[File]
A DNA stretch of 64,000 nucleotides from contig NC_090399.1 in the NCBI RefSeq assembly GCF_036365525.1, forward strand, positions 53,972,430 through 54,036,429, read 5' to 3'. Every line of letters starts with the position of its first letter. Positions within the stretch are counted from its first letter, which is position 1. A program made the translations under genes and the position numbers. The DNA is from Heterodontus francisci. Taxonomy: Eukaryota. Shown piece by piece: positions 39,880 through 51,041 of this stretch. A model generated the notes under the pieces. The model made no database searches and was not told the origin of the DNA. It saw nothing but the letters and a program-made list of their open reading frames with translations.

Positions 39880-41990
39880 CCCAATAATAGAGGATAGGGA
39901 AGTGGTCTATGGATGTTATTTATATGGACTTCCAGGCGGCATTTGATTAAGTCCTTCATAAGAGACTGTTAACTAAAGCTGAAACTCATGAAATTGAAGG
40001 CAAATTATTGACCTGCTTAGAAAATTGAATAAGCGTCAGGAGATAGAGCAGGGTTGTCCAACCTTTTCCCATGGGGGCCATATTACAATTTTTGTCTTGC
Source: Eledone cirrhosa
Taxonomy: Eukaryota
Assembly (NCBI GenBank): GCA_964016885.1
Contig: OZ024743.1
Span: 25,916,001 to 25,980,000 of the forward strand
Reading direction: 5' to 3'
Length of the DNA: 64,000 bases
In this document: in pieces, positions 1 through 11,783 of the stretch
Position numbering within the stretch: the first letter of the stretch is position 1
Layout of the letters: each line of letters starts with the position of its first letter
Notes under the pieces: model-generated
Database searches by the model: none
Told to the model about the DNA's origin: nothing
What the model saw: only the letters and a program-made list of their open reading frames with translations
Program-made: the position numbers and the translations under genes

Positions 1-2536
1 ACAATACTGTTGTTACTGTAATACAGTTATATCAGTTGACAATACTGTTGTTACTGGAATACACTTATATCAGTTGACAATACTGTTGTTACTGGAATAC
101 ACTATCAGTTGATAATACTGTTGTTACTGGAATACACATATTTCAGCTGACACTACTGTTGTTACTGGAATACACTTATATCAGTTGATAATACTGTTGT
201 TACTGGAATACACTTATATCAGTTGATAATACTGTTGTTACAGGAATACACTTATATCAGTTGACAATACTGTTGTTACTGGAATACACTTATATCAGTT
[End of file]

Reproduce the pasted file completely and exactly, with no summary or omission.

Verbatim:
A DNA stretch of 64,000 nucleotides from contig NC_090399.1 in the NCBI RefSeq assembly GCF_036365525.1, forward strand, positions 53,972,430 through 54,036,429, read 5' to 3'. Every line of letters starts with the position of its first letter. Positions within the stretch are counted from its first letter, which is position 1. A program made the translations under genes and the position numbers. The DNA is from Heterodontus francisci. Taxonomy: Eukaryota. Shown piece by piece: positions 39,880 through 51,041 of this stretch. A model generated the notes under the pieces. The model made no database searches and was not told the origin of the DNA. It saw nothing but the letters and a program-made list of their open reading frames with translations.

Positions 39880-41990
39880 CCCAATAATAGAGGATAGGGA
39901 AGTGGTCTATGGATGTTATTTATATGGACTTCCAGGCGGCATTTGATTAAGTCCTTCATAAGAGACTGTTAACTAAAGCTGAAACTCATGAAATTGAAGG
40001 CAAATTATTGACCTGCTTAGAAAATTGAATAAGCGTCAGGAGATAGAGCAGGGTTGTCCAACCTTTTCCCATGGGGGCCATATTACAATTTTTGTCTTGC
Source: Eledone cirrhosa
Taxonomy: Eukaryota
Assembly (NCBI GenBank): GCA_964016885.1
Contig: OZ024743.1
Span: 25,916,001 to 25,980,000 of the forward strand
Reading direction: 5' to 3'
Length of the DNA: 64,000 bases
In this document: in pieces, positions 1 through 11,783 of the stretch
Position numbering within the stretch: the first letter of the stretch is position 1
Layout of the letters: each line of letters starts with the position of its first letter
Notes under the pieces: model-generated
Database searches by the model: none
Told to the model about the DNA's origin: nothing
What the model saw: only the letters and a program-made list of their open reading frames with translations
Program-made: the position numbers and the translations under genes

Positions 1-2536
1 ACAATACTGTTGTTACTGTAATACAGTTATATCAGTTGACAATACTGTTGTTACTGGAATACACTTATATCAGTTGACAATACTGTTGTTACTGGAATAC
101 ACTATCAGTTGATAATACTGTTGTTACTGGAATACACATATTTCAGCTGACACTACTGTTGTTACTGGAATACACTTATATCAGTTGATAATACTGTTGT
201 TACTGGAATACACTTATATCAGTTGATAATACTGTTGTTACAGGAATACACTTATATCAGTTGACAATACTGTTGTTACTGGAATACACTTATATCAGTT